Which of these 10 AV Contenders deserves a spot on your PC?
It’s entirely possible to run rampant through a minefield without blowing yourself up, but do you really want to risk it? One wrong move or accidental step will have you forever regretting that decision. There are strategies you can employ that will lessen the chance of setting off an explosive, but unless you have a blueprint of the entire landscape, your luck is bound to run out at some point.
In a twist on our annual AV roundup, we let you, the readers, pick the 10 contenders for best antivirus software!
Every year, antivirus vendors paint the same gloom-and-doom portrait, their canvases filled with startling statistics outlining the rapid spread of malware. As a consumer, the natural reaction is to look at these reports with a fistful of salt and a sack of skepticism—after all, AV vendors have a vested interest in promoting a need for security software, but are we really as vulnerable as they say? It all depends on your computing habits, but make no mistake, the web is a dangerous place to roam.
Note: This article was taken from the April 2013 issue of the magazine.
Let's face it, nobody actually likes paying for security software, and if you're adamant against it, there are certainly plenty of freebie options at your disposal. The benefits of a paid suite, however, are that they typically offers more robust features and you only have to worry about managing a single program versus several. There is a third option. If you want the best of both worlds and aren't afraid to trust your security to pre-release programs, beta releases are your calling card, and Symantec has some new options to choose from.
You're not a rookie on the Internet anymore so it's inexcusable to lock down your online accounts with weaksauce passwords. We're sure your girlfriend's fly, but using her name as a password is a poor security practice, and so is using any of the commonly recognized passwords out there, like 123456 and iloveyou, to name just two. If you're serious about security, you're using multiple passwords that are difficult to guess, which can also be difficult to remember. Symantec wants to help.
Who watches the watchmen? Alan Moore took a long, hard look at that question in the classic Watchmen graphic novel, but today we finally got a firm answer – at least if by “watchmen” you mean “computer security companies.” Symantec got the virtual equivalent of egg in the face after an Indian hacking group going by the name of “The Lords of Dharmaraja” managed to get their digital hands all over the Norton antivirus source code.
Symantec on Monday made available the public beta of version 6.0 of its all-in-one security suite Norton 360. It's currently available as a free download and is based on the same core technology found in Symantec's consumer oriented Norton Internet Security 2012, but with the addition of enhanced PC tuneup and system backup capabilities.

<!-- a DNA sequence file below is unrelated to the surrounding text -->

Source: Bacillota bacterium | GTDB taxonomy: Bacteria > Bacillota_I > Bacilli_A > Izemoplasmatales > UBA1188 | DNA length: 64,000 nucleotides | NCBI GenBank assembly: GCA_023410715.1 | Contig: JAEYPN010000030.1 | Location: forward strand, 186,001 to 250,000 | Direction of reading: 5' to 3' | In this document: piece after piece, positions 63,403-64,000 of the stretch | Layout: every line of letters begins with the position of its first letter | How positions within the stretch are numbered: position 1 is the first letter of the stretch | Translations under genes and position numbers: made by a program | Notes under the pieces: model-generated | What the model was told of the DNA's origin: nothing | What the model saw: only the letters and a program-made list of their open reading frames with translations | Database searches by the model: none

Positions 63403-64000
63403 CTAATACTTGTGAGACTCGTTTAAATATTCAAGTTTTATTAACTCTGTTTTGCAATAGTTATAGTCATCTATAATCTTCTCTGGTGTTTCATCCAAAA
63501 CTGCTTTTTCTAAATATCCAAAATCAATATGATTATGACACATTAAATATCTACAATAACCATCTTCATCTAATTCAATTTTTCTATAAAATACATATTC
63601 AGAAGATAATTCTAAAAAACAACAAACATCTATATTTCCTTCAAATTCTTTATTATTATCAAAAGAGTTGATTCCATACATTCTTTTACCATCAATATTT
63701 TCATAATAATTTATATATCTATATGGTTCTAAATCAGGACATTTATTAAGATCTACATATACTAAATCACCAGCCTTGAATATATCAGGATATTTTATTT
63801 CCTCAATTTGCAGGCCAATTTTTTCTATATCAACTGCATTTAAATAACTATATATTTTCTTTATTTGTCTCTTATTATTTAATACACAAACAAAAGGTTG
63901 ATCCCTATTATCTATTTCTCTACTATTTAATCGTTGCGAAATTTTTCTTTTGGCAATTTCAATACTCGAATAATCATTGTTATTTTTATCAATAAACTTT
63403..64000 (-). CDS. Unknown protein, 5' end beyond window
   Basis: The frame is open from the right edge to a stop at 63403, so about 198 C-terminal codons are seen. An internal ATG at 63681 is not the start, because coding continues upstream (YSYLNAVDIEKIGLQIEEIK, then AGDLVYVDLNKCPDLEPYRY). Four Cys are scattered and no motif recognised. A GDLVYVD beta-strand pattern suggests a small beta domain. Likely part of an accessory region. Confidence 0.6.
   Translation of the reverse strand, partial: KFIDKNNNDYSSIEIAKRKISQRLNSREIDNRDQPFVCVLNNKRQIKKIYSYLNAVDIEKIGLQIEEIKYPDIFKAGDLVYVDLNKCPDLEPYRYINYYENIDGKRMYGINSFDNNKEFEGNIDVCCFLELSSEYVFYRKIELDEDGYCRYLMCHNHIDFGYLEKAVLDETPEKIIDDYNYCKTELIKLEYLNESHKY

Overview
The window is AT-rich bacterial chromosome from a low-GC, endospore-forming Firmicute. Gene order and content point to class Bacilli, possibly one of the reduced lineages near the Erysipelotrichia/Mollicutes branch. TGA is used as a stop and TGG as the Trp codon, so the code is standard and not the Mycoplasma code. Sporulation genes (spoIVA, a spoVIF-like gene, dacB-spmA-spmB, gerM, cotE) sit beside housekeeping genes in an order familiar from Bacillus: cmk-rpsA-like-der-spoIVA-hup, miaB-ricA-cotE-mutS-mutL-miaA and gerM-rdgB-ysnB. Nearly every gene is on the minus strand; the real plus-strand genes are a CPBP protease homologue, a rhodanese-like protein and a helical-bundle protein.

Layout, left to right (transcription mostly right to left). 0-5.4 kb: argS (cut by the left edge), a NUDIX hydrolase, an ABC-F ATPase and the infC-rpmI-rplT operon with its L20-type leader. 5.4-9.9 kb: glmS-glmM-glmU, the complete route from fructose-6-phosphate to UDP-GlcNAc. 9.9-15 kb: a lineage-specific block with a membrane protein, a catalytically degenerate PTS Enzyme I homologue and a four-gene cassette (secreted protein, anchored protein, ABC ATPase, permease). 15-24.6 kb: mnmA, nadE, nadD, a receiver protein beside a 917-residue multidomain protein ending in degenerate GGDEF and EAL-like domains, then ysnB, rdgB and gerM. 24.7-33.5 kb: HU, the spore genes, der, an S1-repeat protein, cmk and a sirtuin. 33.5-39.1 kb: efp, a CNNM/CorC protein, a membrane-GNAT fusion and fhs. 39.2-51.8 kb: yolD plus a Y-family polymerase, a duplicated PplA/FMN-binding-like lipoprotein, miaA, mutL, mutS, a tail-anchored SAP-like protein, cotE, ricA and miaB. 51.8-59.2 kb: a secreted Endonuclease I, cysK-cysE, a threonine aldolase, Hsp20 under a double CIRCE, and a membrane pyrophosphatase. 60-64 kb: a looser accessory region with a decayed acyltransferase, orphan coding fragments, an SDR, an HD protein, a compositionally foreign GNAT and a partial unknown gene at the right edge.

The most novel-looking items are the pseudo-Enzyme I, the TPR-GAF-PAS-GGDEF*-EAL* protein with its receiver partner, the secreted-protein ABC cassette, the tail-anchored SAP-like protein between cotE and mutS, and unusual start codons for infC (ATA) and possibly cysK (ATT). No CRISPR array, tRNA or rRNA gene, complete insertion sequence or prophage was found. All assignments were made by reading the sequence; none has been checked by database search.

Perhaps you've heard that Windows 8 will ship with built-in antivirus software. Don't fret if you're just now learning this, Microsoft did a great job bombarding the media with information about its next major OS at its BUILD conference, and retaining it all on first pass is asking a lot. Nevertheless, this is a big announcement, and one that can't be sitting well with third-party AV vendors. Security firm Sophos has a message for them: "Too bad, sucka!"
Let us start with the obligatory disclaimer that if it's been a few years since you've played with a Norton product, things are very different than what you remember them to be. Starting with Norton's 2009 Antivirus and Internet Security Suite products, the emphasis has been on performance, both in terms of picking up malware and leaving a small system footprint, and it's been that way ever since (we've awarded Norton two 9 verdicts in our past three annual antivirus roundups). Now Norton will try and keep its revamped reputation intact with the release of its 2012 security products.
Symantec recently pushed out a signficant product update for both its Norton Antivirus 2011 and Norton Internet Security 2011 products, bringing the version number to 184.108.40.206. Among the upgrades are a few new features (like support for Mozilla's Firefox 4 browser), performance enhancements, better compatibility with third-party programs, and a handful of bug fixes.
Just three short years ago, the announcement of a new Norton product would have been met with a "big whoop" from the enthusiast community. Some of you might still feel that way, but take it from us, Symantec seriously stepped up its game starting with the 2009 releases, and Norton has been faring well in our annual antivirus roundups ever since, including a 9 verdict awarded to Norton Internet Security 2011. If you want to see what's in store for next year's release, Symantec just made available Norton Internet Security and Norton Antivirus 2012 in beta form.